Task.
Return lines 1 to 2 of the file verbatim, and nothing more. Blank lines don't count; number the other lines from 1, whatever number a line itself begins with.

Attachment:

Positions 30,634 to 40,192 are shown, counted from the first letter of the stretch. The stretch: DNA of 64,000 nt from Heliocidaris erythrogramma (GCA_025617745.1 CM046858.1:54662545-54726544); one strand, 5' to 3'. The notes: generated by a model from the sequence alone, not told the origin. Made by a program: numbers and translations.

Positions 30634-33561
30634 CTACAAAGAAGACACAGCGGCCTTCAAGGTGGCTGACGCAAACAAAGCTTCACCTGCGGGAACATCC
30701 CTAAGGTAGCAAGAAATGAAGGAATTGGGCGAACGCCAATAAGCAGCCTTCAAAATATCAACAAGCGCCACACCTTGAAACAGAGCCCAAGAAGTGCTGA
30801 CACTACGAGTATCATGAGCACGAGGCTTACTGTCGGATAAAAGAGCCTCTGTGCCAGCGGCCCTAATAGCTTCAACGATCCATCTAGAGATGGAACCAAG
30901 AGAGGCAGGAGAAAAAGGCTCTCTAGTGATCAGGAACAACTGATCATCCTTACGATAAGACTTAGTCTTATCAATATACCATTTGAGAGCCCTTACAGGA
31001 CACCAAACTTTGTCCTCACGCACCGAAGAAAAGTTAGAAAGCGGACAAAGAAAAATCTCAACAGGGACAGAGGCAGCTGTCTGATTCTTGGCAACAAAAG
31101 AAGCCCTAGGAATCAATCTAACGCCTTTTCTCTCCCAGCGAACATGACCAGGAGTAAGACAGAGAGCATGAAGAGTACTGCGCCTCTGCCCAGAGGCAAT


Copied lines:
Positions 30,634 to 40,192 are shown, counted from the first letter of the stretch. The stretch: DNA of 64,000 nt from Heliocidaris erythrogramma (GCA_025617745.1 CM046858.1:54662545-54726544); one strand, 5' to 3'. The notes: generated by a model from the sequence alone, not told the origin. Made by a program: numbers and translations.

Positions 30634-33561